Overall, Protocol D of the DRCRnet suggests that the presence of vitreomacular interface abnormalities and specifically the presence of ERM are important determinants of visual outcomes in vitrectomy surgery for DME. In addition, ILM peeling may help augment at least the OCT-defined anatomic outcomes, but the visual outcomes appear variable.
The strengths of this study were multiple and included: 1) the large sample size of patients recruited over a large collaborative network; 2) well-defined inclusion and follow-up criteria; and 3) an attempt to simulate the real-world challenges of complex DME management.
The weaknesses included: 1) the lack of a control group; 2) case selection that was, at least in part, based on the individual physician’s criteria; and 3) varied surgical techniques employed based on individual surgeon preferences (eg, ILM peeling vs none, use of steroids vs none, peripheral laser vs none).
Perhaps most importantly, this study predated the anti-VEGF era and included patients who failed macular laser therapy but had unknown potential responses to anti-VEGF agents. Considering that anti-VEGFs are currently the first-line treatment for the vast majority of eyes with DME, this fact may limit applicability of this study to the present-day patient with DME.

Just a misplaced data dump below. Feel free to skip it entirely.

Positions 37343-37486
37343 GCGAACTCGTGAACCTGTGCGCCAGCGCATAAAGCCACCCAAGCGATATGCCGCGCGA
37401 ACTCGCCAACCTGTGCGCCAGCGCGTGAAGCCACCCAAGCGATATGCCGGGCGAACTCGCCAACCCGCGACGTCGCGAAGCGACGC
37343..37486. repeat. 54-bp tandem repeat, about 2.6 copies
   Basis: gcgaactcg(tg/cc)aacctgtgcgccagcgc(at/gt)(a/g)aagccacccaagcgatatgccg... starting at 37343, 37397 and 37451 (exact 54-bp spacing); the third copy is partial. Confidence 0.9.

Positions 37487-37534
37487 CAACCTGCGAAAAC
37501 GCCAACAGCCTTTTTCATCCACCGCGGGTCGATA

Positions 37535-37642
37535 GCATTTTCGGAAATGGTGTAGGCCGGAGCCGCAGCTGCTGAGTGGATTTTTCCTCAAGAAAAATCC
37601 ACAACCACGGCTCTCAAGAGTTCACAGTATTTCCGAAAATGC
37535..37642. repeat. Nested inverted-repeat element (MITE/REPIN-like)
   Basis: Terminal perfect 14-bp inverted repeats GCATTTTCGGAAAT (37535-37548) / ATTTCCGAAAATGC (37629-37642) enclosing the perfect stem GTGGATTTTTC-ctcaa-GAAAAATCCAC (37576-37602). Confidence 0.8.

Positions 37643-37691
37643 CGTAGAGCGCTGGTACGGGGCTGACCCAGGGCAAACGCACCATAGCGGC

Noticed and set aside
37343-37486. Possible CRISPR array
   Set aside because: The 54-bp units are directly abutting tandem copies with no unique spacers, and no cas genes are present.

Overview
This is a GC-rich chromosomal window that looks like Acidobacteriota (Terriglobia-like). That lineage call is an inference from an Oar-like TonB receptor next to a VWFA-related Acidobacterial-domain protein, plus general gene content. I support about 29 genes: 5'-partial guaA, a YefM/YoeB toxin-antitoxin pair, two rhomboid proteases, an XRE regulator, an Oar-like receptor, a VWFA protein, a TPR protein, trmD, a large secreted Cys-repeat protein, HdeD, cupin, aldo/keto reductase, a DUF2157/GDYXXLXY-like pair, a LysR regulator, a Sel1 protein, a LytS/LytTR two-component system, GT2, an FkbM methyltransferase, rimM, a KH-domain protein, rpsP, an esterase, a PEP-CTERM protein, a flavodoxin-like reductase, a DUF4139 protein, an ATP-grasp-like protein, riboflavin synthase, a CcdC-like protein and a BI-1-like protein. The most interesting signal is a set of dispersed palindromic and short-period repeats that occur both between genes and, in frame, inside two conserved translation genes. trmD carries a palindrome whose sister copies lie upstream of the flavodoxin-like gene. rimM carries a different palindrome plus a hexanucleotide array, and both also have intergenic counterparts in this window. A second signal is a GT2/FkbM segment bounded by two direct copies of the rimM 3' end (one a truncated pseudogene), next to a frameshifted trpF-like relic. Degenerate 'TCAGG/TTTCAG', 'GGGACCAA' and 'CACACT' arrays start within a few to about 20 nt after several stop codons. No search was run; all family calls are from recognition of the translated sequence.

Nevertheless, the results of protocol D represent important empirical evidence supporting the use of vitrectomy in selected patients with tractional DME, and this approach is gaining acceptance among the broader retina community.
Internal Limiting Membrane: To Peel or Not To Peel?
Does ILM peeling improve anatomic and visual outcomes in vitrectomy for DME? Since its introduction in 2000, peeling of the ILM has become a critical part of macular surgery.
Small-gauge surgery (Figure 1) with 23-, 25-, and most recently 27-gauge instrumentation, combined with advanced visualization systems and indocyanine green and brilliant blue staining, are increasingly making ILM peeling safer and less traumatic to the underlying retina.48-50